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I simply remember my favorite things
And then I don’t feel so bad…

— Oscar Hammerstein II, lyricist, My Favorite Things

There are times, in genealogy, when you can do all the right things… and still not find the answer.

When you can follow every bit of advice you’re given, and it simply doesn’t work.

And then you feel so bad.

It happens to every one of us, The Legal Genealogist included.

Case in point: one of my German ancestors, a second great grandfather by the name of Smidt. Jacobus Johannes Smidt, to be precise.

He was born on the 14th of June 1836 to Carl and Catherine Marie (Schöne) Smidt at home at Kleine Sortillienstrasse nr. 5.1 He married Johanna Henrietta Hüneke at St. Peter’s Cathedral in Bremen on 17 October 1861.2 My great grandmother, his daughter Juliane Margarethe Smidt, was born 12 November 1864 in the same house where her father had been born at Kleine Sortillienstrasse nr. 5.3 The last known child was born in 1870.4

We know that Jacobus Johannes Smidt was deceased by the time of his daughter Juliane’s marriage in 1884,5 but exactly when did he die?

The answer for the longest time was … I didn’t know.

Even though I’d done all the right things.

The Standesamt records for Bremen — the civil registrations from the City — for the years 1811-1875 have been microfilmed by FamilySearch. Today they’ve even been digitized. But they’re only available at the authorized locations like the FHL or affiliate libraries and the like. At the time I reviewed them, they were only on microfilm.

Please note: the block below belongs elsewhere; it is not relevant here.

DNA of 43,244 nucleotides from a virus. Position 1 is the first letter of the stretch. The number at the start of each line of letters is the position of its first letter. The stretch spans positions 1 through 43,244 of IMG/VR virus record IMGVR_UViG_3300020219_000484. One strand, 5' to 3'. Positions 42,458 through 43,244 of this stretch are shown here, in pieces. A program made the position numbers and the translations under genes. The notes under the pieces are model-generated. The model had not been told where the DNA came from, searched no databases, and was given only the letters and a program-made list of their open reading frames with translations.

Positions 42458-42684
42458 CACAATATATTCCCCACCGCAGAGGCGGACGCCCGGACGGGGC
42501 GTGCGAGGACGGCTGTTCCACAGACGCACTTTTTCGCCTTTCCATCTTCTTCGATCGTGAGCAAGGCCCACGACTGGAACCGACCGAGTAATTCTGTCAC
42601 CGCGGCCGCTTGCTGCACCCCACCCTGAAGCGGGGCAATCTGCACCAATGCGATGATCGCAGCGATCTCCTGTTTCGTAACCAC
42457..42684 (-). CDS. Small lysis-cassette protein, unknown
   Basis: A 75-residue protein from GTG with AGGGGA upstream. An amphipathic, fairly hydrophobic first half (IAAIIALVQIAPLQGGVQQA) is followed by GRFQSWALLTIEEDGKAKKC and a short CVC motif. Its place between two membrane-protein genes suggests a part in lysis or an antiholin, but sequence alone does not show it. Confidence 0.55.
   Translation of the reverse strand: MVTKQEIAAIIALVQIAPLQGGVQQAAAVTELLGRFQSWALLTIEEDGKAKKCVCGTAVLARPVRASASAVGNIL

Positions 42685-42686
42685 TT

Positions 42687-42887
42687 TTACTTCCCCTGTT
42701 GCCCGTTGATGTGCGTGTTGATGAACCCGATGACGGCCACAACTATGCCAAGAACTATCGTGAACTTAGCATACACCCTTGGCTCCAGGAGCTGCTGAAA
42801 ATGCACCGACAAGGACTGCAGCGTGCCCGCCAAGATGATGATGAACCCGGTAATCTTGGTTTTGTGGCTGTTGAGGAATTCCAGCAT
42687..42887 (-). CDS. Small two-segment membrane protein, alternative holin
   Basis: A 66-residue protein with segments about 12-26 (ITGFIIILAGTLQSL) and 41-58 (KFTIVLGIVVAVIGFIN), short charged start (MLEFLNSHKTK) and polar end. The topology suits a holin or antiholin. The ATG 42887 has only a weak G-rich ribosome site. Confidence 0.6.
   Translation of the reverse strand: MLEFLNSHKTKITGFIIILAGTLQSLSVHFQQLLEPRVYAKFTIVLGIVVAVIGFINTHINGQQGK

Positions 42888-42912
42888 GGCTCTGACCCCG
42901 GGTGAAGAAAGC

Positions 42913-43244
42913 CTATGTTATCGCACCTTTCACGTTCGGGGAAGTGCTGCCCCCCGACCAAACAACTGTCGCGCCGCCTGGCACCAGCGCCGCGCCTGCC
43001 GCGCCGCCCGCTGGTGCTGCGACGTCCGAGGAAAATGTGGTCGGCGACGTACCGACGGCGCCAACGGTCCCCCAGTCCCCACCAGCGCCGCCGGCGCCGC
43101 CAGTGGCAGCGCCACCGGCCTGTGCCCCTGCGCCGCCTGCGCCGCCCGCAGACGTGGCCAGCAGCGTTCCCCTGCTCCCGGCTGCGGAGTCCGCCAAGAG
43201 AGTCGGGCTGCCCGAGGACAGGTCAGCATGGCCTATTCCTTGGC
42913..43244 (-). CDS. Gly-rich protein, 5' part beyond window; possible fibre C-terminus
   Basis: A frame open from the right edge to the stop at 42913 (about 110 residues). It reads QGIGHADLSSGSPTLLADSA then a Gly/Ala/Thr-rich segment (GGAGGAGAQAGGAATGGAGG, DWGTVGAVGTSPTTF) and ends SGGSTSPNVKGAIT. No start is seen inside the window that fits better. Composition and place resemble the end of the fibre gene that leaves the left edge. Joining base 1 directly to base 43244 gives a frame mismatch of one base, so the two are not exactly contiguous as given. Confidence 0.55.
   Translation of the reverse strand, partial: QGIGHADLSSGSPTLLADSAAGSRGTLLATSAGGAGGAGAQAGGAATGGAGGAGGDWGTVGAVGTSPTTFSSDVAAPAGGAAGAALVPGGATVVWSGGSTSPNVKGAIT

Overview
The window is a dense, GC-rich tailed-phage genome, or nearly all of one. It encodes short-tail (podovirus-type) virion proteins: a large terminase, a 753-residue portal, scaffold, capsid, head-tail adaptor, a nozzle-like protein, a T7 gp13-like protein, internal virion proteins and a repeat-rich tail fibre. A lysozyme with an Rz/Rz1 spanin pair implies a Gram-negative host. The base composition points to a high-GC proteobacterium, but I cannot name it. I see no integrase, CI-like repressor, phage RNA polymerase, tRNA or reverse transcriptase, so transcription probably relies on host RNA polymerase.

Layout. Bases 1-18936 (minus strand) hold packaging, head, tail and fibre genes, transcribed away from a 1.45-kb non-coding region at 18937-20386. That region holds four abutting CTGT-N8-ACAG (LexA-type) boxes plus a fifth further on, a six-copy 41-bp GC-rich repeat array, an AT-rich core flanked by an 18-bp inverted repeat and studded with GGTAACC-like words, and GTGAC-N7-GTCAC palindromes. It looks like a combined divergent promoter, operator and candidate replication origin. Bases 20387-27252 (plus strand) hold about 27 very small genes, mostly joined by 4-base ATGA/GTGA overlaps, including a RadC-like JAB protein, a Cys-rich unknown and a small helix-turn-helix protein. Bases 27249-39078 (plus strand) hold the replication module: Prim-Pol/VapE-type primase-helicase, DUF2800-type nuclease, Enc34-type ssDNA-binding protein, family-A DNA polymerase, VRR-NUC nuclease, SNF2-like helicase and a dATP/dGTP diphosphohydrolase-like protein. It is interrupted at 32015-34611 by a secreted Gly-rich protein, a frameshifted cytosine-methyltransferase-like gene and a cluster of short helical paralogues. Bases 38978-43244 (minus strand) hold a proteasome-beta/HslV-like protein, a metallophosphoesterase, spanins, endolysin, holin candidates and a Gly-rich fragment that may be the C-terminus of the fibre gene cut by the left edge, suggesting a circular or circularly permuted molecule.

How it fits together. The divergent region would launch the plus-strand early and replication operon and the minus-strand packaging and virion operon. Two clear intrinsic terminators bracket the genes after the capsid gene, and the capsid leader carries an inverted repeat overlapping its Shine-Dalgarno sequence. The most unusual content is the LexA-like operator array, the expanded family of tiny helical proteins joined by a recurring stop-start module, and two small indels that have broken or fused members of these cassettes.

So I did all the right things. I identified every surname I might be interested in and made sure I copied the index pages for every one of those names. That way, if I missed copying one while I was there, it would be easy to get someone to get me a copy of that one page.

And I made doubly sure that I copied all the index pages where those surnames might be found — they’re alphabetical, so I have on my hard drive, right now, all the index pages for Bremen deaths from 1811-1875 with any surname starting with the letter S.

index page

And I didn’t find any entry for the death of Jacobus Johannes Smidt in the Bremen Standesamt records for 1811-1875.

Which meant, I figured, it occurred sometime between 1876 and 1884.

So it was one of the 8,462 items on my list for the long-planned German research trip. The one that had me blocking off an entire month, making sure I didn’t take on any obligations that could interfere. I was going to be in Germany for the entire month of September.




That didn’t quite work out, did it?

And I feel so bad.

So… how do I find when Jacobus Johannes Smidt died if I can’t access the records?

I remember my favorite things.

Two of them in particular.

One is the website of Die Maus – Gesellschaft für Familienforschung e. V. Bremen, otherwise known as the Family History and Genealogical Society of Bremen.6 Where there are links to both the older Standesamt records and to burial records for the City after 1875.